Five days, five campus lunches
A tour of Food Services options
Jessica Chisholm - September 21, 2012
It’s been a busy few years for food at Dalhousie — from the My 3 Cousins food truck, to new outlets for big names like Subway and Tim Hortons, to new offerings in the Student Union Building like Chickenburger and the Loaded Ladle, it’s arguably never been easier to find something to eat on campus.
But what to choose?
For the past week, I’ve been exploring and expanding my palate on campus with the help of Dalhousie Food Services, which manages the university’s four dining halls and 15 retail outlets across Dal’s Halifax campuses. Here’s what I found in my five days of lunches.
Day One – Grillworks, food court, Life Sciences Centre (Mon-Thurs 8-4:30, Fri 8-3)
At the Grillworks, located between Extreme Pita and Pizza Pizza in the LSC food court, I chose to try the special of the day — a western and fries for $3.49. The service was polite and efficient, and the food more than compensated for not packing a lunch: the Grill offers good-sized portions on a student budget. It doesn’t have the largest variety on campus — though nearby stations flesh out the offerings a fair bit — but the Grill itself does its basics well. Its most popular offering? “The Big Breakfast." This item is self-explanatory: two eggs (your style), home fries, toast, and bacon or sausage all in generous portions for around five dollars. Also, while the Grill is in one of the more dungeon-y buildings on campus (the new lighting does help), the atmosphere for the eating area in the food court is bright, welcoming and full of windows. Sure, students are often eating while working, or dining quick before moving onto the rest of their day’s activities, but at the same time the space can offer a relaxed mood for a well deserved break in the day.
Day Two – My 3 Cousins, food truck, in front of Studley gym (Mon-Thurs 10-8, Fri 10-6)
The My 3 Cousins food truck, generally parked in front of the Studley gym, was up next on my food adventures. This new venue has already become popular in the Dal community for its interesting mix of food options including many Greek spinoffs: a variety of shawarma filled with meat, fresh lettuce, turnip and fries. It’s evident that its most popular menu item is the Greek fries, which I also chose to try. This twist on Canadian poutine is somewhat healthier than the standard gravy-covered classic: the fries are not greasy, there is yogurt and garlic sauce instead of gravy, and feta cheese steps in for mozzarella curds. As it’s a food truck, there is no indoor seating (obviously), but the location does its best with picnic tables. This is a unique, fun and affordable option for food on the go.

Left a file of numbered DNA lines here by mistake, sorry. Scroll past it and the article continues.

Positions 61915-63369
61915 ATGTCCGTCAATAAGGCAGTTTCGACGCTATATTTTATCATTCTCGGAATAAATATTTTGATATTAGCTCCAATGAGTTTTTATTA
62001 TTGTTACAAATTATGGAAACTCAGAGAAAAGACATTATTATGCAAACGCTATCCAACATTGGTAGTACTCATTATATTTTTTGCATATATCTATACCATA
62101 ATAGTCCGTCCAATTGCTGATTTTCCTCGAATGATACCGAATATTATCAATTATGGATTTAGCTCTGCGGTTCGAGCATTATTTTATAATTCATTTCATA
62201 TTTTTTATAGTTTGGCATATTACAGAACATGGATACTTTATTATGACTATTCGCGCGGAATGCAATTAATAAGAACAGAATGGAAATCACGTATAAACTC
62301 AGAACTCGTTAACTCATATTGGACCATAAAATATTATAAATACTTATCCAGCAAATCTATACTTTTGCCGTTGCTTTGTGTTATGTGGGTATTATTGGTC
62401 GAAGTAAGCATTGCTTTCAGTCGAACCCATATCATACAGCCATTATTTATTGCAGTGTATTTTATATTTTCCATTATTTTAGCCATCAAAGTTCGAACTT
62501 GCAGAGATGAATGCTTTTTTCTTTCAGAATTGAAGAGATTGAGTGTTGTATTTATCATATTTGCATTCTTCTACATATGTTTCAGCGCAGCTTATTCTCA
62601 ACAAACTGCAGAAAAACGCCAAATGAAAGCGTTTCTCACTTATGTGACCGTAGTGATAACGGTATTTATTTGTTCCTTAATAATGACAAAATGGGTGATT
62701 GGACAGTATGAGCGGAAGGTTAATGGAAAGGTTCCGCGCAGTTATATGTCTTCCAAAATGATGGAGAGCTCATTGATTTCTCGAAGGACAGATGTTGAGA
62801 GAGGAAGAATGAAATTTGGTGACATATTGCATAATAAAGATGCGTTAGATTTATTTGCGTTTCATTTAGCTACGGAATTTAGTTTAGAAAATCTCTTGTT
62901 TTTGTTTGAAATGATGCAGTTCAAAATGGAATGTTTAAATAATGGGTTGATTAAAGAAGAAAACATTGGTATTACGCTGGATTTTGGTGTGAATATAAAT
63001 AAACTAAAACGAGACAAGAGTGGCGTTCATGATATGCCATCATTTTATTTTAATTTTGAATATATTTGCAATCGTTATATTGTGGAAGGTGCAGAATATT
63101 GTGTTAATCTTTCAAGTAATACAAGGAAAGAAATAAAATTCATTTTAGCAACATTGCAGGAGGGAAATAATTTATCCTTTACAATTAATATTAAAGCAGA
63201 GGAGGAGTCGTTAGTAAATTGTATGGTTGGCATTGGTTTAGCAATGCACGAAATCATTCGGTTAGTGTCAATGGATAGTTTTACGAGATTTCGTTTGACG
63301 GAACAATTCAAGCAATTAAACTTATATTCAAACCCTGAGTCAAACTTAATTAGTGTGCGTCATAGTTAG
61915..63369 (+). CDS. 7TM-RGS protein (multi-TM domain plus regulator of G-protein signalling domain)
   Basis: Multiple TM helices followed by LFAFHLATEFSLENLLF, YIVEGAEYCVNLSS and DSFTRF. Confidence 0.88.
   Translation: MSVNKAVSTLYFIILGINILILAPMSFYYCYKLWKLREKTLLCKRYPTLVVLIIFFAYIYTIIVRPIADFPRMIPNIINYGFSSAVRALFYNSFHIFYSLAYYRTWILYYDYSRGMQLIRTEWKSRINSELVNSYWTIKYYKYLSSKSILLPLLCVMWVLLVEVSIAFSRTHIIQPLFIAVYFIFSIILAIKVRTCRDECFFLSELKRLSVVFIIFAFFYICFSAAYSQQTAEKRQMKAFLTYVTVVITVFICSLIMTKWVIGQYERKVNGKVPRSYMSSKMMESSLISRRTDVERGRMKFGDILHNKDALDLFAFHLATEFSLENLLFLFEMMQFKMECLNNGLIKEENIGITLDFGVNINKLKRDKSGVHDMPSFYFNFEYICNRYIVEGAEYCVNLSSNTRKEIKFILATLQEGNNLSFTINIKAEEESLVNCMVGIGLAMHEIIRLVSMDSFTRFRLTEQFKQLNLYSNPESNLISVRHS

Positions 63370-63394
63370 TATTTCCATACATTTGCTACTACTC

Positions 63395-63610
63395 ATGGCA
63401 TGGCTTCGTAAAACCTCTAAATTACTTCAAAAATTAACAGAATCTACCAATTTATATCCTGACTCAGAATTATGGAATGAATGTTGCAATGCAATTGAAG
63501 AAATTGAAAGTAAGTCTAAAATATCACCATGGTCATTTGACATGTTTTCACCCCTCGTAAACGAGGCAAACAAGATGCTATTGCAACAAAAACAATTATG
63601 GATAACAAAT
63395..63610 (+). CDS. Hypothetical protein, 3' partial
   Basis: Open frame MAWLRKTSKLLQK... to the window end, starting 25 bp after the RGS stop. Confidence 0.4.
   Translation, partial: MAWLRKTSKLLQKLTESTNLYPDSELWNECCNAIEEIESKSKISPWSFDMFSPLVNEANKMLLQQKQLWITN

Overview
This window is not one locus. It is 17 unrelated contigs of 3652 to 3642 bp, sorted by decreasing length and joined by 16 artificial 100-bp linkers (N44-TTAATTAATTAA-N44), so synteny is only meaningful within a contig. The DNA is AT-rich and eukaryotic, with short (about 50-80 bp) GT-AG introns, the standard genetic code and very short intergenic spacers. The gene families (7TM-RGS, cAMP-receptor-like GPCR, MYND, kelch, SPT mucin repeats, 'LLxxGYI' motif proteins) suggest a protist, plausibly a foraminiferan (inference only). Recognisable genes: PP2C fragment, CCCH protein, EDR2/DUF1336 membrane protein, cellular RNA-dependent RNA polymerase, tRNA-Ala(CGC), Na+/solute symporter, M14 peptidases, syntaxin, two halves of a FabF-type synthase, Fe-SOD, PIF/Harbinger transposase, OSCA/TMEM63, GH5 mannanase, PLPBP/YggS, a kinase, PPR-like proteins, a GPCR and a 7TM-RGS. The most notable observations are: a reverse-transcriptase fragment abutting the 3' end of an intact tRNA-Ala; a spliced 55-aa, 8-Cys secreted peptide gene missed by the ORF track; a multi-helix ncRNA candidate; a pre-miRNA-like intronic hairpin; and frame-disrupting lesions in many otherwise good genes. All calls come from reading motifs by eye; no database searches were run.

Day Three – The Bistro, Killam Atrium (Mon-Thurs 10-6, Fri 10-5)
By far my favourite spot on campus was the Bistro in the Killam Library. I’ve always been hesitant to try it as it is more expensive then some other spots on campus, but its fresher, healthier options and ingredients are worth it. The service was pleasant and quick and for $12 I was able to try a smattering of fresh healthy items: red pepper hummus with slices of red pepper and fresh celery sticks with rosemary flat bread as well as a baked spinach and feta cheese samosa. The samosa was stuffed to the brim, leaving me feeling particularly good about what I had eaten for lunch that day. If you are looking for gluten free and vegan options, or just a healthier spot on campus, this is the place to try. The staff keeps things simple and flavorful, so even picky eaters could probably find something to try on this menu. I just wish they were open on weekends!
Day Four – Fillings Café, main lobby, Dentistry Building (Mon-Thurs 7:3o-3:30, Fri 7:30-2:30)